9:45 a.m.  After we got done building the wall of the wood corral, Jim and I headed to grandma's to do some trimming for her around the cistern and pump.  Then it was off to a spot north of Ludell that Jim and helped take down a couple cedar trees that were dead or near dead and we loaded the pickup up with more big chunks of cedar.  Then we headed home.  Just in time for lunch.

12:30:  After lunch I started what I call the garden round.  I grabbed my $7 cart that I got at an auction a couple months ago and headed for the squash patch.  Let me tell you, those squash must have needed the snot beat out of it because it has grown by at least double in size maybe triple and the leaves are HUGE and standing up nearly 4 feet tall - I will have to remember to get the tape measure when I take a picture next.  Anyway, I picked at least a dozen zucchini, some for grilling or sauteing and some for mock apple crunch. 

Then I headed up north to the west garden and picked about a dozen different cucumbers, and 1 tomato!  I looked at the green beans and told myself just to get a bucket and get busy with it and get them picked.  Some of the plants look just awful but there are blooms all over them and oh my goodness the green beans I was finding.  I took a break after 2 rows, got a 5-gallon bucket and emptied my big bowl into that, 1/3 full already.  I got on the phone and called a neighbor friend because Jim was already in bed asleep and mom and dad were still up at the cabin.  Dude (yes that is her name) came over and helped me picked the last 3 rows and by the time we were done we had filled that 5-gallon bucket to the top.  Then we went to the deck and spread out the newspaper and proceeded to pick through, snap, and prep the green beans for the blanching phase.   Here is what 5-gallons of fresh green beans looks like before they are snapped.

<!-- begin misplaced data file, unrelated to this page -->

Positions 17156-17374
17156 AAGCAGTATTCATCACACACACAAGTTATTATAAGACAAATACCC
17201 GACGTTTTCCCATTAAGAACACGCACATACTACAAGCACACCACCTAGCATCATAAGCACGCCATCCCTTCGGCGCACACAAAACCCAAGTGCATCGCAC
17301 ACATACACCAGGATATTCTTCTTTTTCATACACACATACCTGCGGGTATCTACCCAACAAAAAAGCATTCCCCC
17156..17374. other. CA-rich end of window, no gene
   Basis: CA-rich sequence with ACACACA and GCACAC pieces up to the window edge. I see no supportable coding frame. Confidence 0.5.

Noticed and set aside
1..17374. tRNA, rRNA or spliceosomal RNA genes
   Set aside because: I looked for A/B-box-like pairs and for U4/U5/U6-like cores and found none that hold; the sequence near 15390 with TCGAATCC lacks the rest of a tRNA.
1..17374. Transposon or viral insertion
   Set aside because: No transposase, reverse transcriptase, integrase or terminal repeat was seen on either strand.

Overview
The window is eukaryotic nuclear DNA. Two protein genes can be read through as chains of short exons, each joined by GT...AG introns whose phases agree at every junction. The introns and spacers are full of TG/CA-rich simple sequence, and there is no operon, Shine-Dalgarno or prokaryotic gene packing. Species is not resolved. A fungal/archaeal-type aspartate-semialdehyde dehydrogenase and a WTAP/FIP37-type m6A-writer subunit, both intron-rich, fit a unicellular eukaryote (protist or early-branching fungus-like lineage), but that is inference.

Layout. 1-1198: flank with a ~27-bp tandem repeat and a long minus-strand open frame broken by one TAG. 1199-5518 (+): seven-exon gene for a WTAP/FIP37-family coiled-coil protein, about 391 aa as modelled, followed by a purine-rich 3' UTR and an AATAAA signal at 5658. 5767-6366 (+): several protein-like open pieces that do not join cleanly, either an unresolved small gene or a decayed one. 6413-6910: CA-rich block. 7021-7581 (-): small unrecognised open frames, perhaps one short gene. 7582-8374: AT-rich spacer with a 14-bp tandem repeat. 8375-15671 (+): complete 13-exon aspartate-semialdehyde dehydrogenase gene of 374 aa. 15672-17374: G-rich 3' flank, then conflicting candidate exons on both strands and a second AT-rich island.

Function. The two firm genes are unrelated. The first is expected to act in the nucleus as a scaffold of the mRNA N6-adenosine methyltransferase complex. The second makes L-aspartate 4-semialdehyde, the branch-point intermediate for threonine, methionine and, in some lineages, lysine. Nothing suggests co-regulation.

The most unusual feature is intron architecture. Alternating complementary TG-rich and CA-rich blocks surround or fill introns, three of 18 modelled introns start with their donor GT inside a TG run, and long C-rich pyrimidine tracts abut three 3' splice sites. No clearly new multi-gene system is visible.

That little tomato is the one tomato that was safely tucked at the base of one of the plants inside the bucket that protects them when the hail storm moved through.  It was ready to be picked.  Not yet eaten but will be soon.

By the time Dude and I finished snapping all these green beans it was 4 p.m.  Yes I started the garden round just after lunch, about 12:30 p.m.  Those two bowls on the side/back of the picture were full of green beans ready for blanching and freezing.  Called mom to verify what the next steps were, got a couple of towels (should have taken a picture of that), washed the green beans and spread them on the towels to dry.